Andy Greenberg (previously) is Wired's senior security reporter; he did amazing work covering Russian cyberwarfare in Ukraine, which he has expanded into a forthcoming book: Sandworm: A New Era of Cyberwar and the Hunt for the Kremlin's Most Dangerous Hackers (I read it for a blurb and a review; it's excellent).
Andy Greenberg (previously) is a veteran Wired security reporter who has chronicled the frightening and chaotic world of cyberwar since its earliest days; in a forthcoming book called "Sandworm," Greenberg tells the fascinating and terrible tale of Notpetya (previously), a Russian cyberweapon (built on leaked NSA cyberweapons!) — Read the rest
• U.S. State Department blames Russia for cyberattacks that hit neighboring Georgia in October 2019
• By identifying Russia's digital assaults on neighbors, US hopes to raise awareness of ongoing GRU attacks on US
Wired has published another long excerpt from Sandworm, reporter Andy Greenberg's (previously) forthcoming book on the advanced Russian hacking team who took the US-Israeli Stuxnet program to the next level, attacking Ukrainian power infrastructure, literally blowing up key components of the country's power grid by attacking the embedded code in their microcontrollers.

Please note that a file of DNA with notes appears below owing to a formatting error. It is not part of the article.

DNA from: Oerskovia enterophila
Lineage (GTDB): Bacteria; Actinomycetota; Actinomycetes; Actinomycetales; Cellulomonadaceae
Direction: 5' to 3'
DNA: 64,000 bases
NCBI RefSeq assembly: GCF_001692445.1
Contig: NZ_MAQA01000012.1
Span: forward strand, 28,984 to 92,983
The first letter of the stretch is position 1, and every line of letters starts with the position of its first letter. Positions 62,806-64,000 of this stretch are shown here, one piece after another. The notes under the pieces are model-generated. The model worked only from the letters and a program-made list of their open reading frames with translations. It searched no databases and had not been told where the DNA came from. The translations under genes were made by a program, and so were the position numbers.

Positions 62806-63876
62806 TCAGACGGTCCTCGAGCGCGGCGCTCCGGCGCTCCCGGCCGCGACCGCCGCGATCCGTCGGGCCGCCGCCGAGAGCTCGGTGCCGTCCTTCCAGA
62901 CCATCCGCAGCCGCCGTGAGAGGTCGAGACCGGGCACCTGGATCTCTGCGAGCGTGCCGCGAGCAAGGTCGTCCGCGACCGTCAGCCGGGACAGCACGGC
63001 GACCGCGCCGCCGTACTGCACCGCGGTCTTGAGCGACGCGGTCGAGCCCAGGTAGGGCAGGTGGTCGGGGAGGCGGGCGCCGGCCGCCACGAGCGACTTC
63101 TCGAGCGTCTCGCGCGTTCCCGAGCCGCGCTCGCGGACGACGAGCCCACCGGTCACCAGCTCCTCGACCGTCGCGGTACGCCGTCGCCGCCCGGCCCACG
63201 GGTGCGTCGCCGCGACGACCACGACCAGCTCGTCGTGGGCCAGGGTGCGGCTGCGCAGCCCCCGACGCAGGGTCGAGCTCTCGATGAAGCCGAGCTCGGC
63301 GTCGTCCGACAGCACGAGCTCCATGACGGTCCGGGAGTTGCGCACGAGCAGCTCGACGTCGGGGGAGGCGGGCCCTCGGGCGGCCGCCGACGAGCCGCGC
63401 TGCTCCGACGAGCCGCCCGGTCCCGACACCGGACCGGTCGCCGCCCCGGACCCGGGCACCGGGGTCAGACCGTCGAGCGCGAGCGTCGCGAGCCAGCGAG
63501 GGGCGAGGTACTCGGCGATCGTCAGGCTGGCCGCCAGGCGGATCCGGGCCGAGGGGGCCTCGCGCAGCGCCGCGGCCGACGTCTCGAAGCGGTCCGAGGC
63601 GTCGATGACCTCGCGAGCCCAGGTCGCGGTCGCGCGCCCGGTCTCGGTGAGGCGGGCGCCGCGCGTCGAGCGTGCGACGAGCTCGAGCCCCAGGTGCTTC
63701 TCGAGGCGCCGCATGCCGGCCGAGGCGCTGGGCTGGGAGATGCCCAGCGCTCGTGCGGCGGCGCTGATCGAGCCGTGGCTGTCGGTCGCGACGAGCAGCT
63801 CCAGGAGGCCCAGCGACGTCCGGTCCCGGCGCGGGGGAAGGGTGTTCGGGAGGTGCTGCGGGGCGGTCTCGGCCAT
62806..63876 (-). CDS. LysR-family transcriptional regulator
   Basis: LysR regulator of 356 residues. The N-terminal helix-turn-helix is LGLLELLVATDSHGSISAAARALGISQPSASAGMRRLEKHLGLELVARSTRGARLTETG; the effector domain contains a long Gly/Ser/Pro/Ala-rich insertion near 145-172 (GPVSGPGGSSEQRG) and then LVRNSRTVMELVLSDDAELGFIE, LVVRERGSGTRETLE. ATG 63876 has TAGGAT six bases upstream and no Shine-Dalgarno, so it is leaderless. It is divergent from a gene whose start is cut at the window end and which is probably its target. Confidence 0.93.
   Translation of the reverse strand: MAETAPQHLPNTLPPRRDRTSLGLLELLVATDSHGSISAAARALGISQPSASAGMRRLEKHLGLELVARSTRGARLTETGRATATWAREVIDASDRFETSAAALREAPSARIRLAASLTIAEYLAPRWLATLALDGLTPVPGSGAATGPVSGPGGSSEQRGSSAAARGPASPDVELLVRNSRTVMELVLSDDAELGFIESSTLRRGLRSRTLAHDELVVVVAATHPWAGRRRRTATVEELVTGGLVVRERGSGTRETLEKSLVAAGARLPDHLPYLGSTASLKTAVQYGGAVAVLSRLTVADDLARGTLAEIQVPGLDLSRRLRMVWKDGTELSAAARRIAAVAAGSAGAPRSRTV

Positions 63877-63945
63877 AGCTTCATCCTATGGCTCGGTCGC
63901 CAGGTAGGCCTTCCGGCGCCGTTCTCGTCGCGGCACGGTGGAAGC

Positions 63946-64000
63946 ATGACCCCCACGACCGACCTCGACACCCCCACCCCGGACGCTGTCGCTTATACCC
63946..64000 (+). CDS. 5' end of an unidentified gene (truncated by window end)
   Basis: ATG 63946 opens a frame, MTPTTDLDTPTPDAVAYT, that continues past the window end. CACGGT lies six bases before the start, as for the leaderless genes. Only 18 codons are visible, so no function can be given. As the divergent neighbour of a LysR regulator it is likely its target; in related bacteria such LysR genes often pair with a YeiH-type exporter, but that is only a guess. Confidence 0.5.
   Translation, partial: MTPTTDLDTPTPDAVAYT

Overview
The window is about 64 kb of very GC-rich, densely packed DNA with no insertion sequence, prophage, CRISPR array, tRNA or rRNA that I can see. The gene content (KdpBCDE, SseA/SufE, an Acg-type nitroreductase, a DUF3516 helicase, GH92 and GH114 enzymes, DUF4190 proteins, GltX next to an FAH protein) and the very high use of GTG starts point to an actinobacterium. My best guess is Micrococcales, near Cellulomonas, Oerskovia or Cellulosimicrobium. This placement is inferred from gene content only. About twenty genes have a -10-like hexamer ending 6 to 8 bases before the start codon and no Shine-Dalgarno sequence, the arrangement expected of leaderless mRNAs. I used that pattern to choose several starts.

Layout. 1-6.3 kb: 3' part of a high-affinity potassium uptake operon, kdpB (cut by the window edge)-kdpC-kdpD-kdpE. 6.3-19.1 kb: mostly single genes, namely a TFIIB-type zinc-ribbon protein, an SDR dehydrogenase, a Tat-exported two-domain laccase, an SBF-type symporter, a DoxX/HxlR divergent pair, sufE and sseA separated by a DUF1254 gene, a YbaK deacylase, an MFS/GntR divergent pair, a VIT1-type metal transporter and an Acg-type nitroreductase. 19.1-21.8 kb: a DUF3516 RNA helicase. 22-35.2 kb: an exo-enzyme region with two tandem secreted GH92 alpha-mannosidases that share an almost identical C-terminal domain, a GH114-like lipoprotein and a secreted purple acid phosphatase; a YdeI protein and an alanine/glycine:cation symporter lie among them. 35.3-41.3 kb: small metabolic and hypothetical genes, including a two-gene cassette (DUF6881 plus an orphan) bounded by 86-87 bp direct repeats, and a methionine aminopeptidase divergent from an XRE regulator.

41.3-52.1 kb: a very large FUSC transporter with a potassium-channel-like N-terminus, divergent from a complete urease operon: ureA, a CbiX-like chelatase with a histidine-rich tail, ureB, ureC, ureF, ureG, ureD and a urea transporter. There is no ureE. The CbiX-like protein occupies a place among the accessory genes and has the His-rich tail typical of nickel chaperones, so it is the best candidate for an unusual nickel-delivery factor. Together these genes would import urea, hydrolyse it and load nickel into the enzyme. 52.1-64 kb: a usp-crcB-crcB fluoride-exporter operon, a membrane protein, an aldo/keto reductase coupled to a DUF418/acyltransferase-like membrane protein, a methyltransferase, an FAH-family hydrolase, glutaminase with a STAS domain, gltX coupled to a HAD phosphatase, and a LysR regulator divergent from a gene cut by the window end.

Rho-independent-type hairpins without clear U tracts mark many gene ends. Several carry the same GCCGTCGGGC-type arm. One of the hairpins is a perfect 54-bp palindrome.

Security services firm FireEye says two hacker groups known to be sponsored by the Russian government of Vladimir Putin are waging cyber-attacks currently against European government systems.
The global epidemic of Wannacry ransomware infections was the result of petty criminals fusing an old ransomware strain with a leaked NSA cyberweapon that was released by The Shadow Brokers, and the result was tens of millions of dollars' worth of economic harm.
CCleaner is a clean-your-computer app beloved of people who own inexplicably slow PCs. If you installed recent editions of it, you were installing malware. But the company behind it hasn't gone rogue, reports Reuters. Hackers compromised their systems.
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A version of CCleaner downloaded in August included remote administration tools that tried to connect to several unregistered web pages, presumably to download additional unauthorized programs, security researchers at Cisco's (CSCO.O)